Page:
London Camden Dingwalls

[B]Cope[/B] in 1999 finds himself in the suitably perverse position of being without a record deal, but chased by a host of TV companies keen to adapt his acclaimed guide to sacred neolithic sites.

London Camden Dingwalls

It's been 18 years since Julian Cope last stood in this venue, a brash young psych-punk blasted on LSD. "I wasn't gonna bring it up - I'm an author now," he says tonight, though you suspect, considering he's dressed in leopard-spot tights, a fake fur headband and ultra-tall platforms, that his respectability isn't really on the agenda.



Last time he stood here, he was a genuine pop star. Now he stands and lectures us: a repository of arcane knowledge; a glam rock shaman-academic. Cope in 1999 finds himself in the suitably perverse position of being without a record deal, but chased by a host of TV companies keen to adapt his acclaimed guide to sacred neolithic sites, The Modern Antiquarian. Weirdly hot property.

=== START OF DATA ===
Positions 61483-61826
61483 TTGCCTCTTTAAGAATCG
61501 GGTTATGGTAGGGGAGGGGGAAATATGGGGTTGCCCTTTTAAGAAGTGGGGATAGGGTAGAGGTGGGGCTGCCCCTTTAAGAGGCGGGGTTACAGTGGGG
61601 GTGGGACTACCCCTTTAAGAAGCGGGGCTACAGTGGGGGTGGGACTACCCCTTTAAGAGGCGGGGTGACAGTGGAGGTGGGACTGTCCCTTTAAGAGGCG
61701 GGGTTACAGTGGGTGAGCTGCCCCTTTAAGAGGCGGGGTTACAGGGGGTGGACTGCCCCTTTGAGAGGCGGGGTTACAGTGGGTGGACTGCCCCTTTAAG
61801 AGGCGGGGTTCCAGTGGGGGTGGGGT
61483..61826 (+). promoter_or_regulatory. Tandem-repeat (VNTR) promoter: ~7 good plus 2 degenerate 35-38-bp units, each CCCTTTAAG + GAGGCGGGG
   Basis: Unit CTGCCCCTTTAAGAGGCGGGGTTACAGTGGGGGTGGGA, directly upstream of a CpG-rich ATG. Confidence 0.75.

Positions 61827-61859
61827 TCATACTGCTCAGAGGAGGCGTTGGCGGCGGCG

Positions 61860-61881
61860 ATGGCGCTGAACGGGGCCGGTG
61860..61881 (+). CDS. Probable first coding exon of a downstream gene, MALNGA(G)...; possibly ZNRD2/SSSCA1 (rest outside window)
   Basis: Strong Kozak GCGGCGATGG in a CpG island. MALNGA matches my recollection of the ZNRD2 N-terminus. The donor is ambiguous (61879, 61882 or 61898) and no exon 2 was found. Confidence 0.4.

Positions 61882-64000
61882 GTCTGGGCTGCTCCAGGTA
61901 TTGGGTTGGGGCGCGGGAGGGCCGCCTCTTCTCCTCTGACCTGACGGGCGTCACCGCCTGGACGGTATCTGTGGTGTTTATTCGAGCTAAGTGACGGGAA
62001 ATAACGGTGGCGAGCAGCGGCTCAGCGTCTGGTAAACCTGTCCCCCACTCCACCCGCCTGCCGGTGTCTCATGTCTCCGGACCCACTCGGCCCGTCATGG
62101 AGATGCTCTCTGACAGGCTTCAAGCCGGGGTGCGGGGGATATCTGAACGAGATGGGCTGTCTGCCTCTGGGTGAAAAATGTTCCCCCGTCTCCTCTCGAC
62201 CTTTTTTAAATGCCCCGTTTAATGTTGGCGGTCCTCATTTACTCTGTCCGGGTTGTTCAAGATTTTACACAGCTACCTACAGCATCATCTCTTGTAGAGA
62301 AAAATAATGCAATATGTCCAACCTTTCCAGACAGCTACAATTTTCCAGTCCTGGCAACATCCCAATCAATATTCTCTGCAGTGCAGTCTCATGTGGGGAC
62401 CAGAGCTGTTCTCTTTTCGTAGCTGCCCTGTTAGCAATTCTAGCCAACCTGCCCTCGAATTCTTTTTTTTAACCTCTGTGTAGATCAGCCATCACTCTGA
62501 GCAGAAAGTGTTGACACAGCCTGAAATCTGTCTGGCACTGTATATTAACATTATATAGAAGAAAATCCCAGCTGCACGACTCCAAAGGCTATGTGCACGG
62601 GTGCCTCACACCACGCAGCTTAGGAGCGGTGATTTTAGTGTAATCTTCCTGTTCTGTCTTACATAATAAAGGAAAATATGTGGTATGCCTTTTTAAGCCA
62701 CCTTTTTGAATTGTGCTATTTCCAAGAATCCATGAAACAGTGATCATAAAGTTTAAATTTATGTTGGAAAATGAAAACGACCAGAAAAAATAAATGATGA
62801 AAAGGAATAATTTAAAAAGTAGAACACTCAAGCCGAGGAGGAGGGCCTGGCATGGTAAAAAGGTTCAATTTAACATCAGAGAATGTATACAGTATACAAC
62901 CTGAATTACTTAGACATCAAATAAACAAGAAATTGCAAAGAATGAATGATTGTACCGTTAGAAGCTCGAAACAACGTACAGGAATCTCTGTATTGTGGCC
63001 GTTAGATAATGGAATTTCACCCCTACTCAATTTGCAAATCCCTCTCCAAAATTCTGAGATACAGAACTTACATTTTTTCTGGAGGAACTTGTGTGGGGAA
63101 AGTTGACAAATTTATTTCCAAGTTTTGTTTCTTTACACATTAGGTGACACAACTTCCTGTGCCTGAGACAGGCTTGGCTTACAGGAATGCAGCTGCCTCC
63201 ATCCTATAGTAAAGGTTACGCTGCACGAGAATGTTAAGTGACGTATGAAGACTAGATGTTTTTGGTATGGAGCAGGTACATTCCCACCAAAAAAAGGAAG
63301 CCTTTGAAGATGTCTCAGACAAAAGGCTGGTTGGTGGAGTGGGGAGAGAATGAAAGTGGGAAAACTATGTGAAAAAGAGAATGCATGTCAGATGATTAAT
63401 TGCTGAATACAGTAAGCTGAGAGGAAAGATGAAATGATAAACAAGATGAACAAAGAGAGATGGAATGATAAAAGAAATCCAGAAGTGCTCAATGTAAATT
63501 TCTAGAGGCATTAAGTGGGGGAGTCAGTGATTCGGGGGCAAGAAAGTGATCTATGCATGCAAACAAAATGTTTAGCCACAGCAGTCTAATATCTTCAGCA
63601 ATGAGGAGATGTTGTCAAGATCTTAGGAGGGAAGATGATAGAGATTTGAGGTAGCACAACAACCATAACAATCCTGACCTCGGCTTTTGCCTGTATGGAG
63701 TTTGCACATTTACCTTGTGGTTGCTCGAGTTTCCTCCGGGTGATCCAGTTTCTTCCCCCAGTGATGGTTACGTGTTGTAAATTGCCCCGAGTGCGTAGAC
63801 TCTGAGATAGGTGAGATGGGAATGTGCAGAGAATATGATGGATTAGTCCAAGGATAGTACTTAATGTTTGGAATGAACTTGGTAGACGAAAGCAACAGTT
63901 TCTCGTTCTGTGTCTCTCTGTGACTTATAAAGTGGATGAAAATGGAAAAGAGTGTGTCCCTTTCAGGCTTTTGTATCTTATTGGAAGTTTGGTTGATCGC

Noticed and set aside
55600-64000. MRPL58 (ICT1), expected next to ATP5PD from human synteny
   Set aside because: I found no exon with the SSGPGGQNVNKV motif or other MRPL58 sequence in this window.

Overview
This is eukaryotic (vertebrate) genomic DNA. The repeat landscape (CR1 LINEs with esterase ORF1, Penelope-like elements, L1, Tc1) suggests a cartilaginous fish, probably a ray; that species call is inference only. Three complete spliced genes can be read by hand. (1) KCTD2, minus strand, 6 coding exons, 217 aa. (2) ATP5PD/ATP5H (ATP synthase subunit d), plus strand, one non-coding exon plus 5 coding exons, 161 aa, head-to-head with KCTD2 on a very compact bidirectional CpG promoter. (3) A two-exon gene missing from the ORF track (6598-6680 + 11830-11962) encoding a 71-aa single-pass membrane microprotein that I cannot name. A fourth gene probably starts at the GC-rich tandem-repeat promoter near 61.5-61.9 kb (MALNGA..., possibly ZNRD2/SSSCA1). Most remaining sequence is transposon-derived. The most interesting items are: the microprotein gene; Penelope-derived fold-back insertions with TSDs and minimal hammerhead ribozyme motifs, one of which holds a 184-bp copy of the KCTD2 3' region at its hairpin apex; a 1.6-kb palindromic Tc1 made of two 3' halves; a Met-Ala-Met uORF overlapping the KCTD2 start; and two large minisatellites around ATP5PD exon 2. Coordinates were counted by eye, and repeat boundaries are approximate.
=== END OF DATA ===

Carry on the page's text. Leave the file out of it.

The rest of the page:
Hence this two-hour spoken-word gig. It's a long, digressive trip, but one which Cope's pure enthusiasm and gnostic thoroughness solidifies into, at the very least, ur-fact: his mysticism is always far too pragmatic to be compared with, say, Crispian Mills' woolly offensiveness. The theories are all over the place, but even when he claims Cliff Richard is a closet pagan, supported by a druidic intonation of 'The Young Ones', it sounds plausible. By the end, he's throwing camp poses in front of the fluorescent lectern, frozen in pure rock'n'roll adulation. Like the stone circles he writes and speaks so beautifully about, really: a national treasure.

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